Phoenix plants – fynbos reemerging after fire

A couple of weeks ago all people talked about in and around Cape Town was the monumental fire, raging through 5,500 hectares of the Cape Peninsula. Thanks to all the hard work that firefighters and hundreds of volunteers put into it, fighting extreme temperatures and wind, the fire has been stopped. Fires always cause a public outcry, concern of people’s safety and a lot of misinformation, especially about the role it plays in the fynbos ecosystem.

Not everyone knows that fynbos are well adapted to burn and for many species fire is essential for their reproduction. Some seeds have been waiting for years buried in the soil for the unique combination of nutrients that comes from the fire they need to grow. Many fynbos species need fire to release their seeds from tightly packed cones.

Each fire is a random process, a lottery, where it’s hard to predict how the ecosystem will look like, some plants will resprout and flourish, some will perish forever. The interplay of temperature, wind and rain will decide the faith of each seed and root.

I had an exciting opportunity to witness the rebirth of fynbos after fire at the Kenilworth Conservation Area this week.

Kenilworth Conservation Area is a small nature reserve that is located in the middle of the horse race course. Due to its location this 50 ha patch of land has been undisturbed for more than 100 years and naturally became the best preserved Sand Fynbos Area in the Western Cape. The area consists of permanent and seasonal wetlands and lowland fynbos. It’s home to several endangered plant species and the cute microfrog.

The fire at Kenilworth was happening a bit earlier (18th of Feb) than the big fire raging in Muizenberg and was a controlled ecological fire to stimulate the fynbos ecosystem before the rain season.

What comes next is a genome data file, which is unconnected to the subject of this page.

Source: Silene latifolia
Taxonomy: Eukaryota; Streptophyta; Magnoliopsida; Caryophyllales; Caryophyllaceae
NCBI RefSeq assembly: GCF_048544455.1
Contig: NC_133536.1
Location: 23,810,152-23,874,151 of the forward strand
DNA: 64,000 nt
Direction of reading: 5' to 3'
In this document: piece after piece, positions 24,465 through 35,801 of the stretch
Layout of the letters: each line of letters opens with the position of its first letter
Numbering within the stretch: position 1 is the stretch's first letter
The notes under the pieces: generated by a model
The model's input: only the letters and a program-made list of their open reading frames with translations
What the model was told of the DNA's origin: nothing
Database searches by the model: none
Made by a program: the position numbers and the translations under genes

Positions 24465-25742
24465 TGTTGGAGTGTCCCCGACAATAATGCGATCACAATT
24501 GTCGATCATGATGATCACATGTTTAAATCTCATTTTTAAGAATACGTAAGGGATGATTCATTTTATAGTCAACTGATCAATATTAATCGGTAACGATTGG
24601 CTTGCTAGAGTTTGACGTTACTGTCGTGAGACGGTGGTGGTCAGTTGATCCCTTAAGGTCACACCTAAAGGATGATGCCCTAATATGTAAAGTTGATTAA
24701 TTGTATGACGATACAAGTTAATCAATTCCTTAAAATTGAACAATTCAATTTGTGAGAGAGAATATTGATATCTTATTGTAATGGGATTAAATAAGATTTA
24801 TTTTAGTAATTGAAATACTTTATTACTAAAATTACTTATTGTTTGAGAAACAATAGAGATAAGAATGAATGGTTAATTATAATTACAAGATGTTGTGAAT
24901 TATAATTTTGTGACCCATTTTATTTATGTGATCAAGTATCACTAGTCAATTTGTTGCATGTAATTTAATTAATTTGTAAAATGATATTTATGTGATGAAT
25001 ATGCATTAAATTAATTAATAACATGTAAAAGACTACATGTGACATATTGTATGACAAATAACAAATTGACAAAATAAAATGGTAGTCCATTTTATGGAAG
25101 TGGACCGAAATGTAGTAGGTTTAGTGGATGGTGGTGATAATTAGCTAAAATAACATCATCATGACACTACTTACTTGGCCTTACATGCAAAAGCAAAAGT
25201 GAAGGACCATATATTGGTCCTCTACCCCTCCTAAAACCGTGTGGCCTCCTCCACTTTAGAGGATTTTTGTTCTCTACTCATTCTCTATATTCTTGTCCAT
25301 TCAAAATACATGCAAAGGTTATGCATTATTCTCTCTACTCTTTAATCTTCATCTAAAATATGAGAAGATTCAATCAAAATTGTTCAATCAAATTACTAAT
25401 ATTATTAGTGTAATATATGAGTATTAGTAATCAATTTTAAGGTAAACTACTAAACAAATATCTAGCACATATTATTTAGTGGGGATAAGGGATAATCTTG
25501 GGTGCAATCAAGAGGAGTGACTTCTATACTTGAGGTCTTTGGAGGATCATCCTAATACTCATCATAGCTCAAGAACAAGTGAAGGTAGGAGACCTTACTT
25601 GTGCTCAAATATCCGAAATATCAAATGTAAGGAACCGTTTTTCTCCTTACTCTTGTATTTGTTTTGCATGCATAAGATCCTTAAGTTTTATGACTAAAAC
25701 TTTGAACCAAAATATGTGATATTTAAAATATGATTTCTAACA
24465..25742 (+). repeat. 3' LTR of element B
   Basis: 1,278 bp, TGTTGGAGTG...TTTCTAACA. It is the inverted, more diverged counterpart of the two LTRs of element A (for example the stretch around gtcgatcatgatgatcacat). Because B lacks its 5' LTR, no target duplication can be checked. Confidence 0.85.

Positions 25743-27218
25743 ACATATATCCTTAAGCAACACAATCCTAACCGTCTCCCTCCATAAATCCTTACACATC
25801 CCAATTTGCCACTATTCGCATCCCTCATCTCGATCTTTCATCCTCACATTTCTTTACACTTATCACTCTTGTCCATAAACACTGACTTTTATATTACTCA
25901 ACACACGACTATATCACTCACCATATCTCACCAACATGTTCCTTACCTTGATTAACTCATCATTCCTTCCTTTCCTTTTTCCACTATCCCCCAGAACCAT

From afar the area just looks like a warzone, destroyed and sad. But if you get closer you’ll see proteas’ and leucodendrons’ seeds released into the soil, just waiting for the April rains, grasses and restios growing in full power again and wonderful bulbs emerging from the ashes. And the tough alien invasive plants resprouting too, only to create more work for the field rangers removing them to give space to the fynbos.

March lilies (Amaryllis Belladonna) are the first to emerge after the fire
March lilies (Amaryllis Belladonna) are the first to emerge after the fire
Arum lily (Zantedeschia aethiopica) coming up from the ashes.
Arum lily (Zantedeschia aethiopica) coming up from the ashes.
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Carpet Pelargoniums taking over the opened landscape
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Restios and grounds are the fastest to claim their ground after fire
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Controlled fires are carried out in stages to allow animals to find safety. This mole snake was not fortunate enough to do it anyways.
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The heat of flames opens up the woody cones of the leucadendrons and proteas and the seeds drop out to the newly fertilised soil, waiting to be dispersed by rodents and ants.
Erica verticillata, needs fire to release the seeds to the soil
Erica verticillata, needs fire to release the seeds to the soil
Bulbina favosa
Bulbina favosa taking a chance to blossom in the open canopy after fire.
Some alien trees are unfortunately quite resilient to fire as well and quickly resprout.
Some alien trees are unfortunately quite resilient to fire as well and quickly resprout.

Kenilworth Racecourse is a privately owned land, so you can only visit the reserve by prior arrangement and with educational or research purpose. You can also join the “Friends of Kenilworth Conservation area”  group and join one of many events they arrange at the reserve. Contact them to arrange a visit or for more info, it should be really nice there in the spring when many plants are in bloom or go in the winter, when the frogs are out!

To learn more about how fire affects the fynbos ecosystems and see more beautiful pics of their rebirth, check out this recent article in African Geographic: RISING FROM THE FLAMES IN TABLE MOUNTAIN NATIONAL PARK

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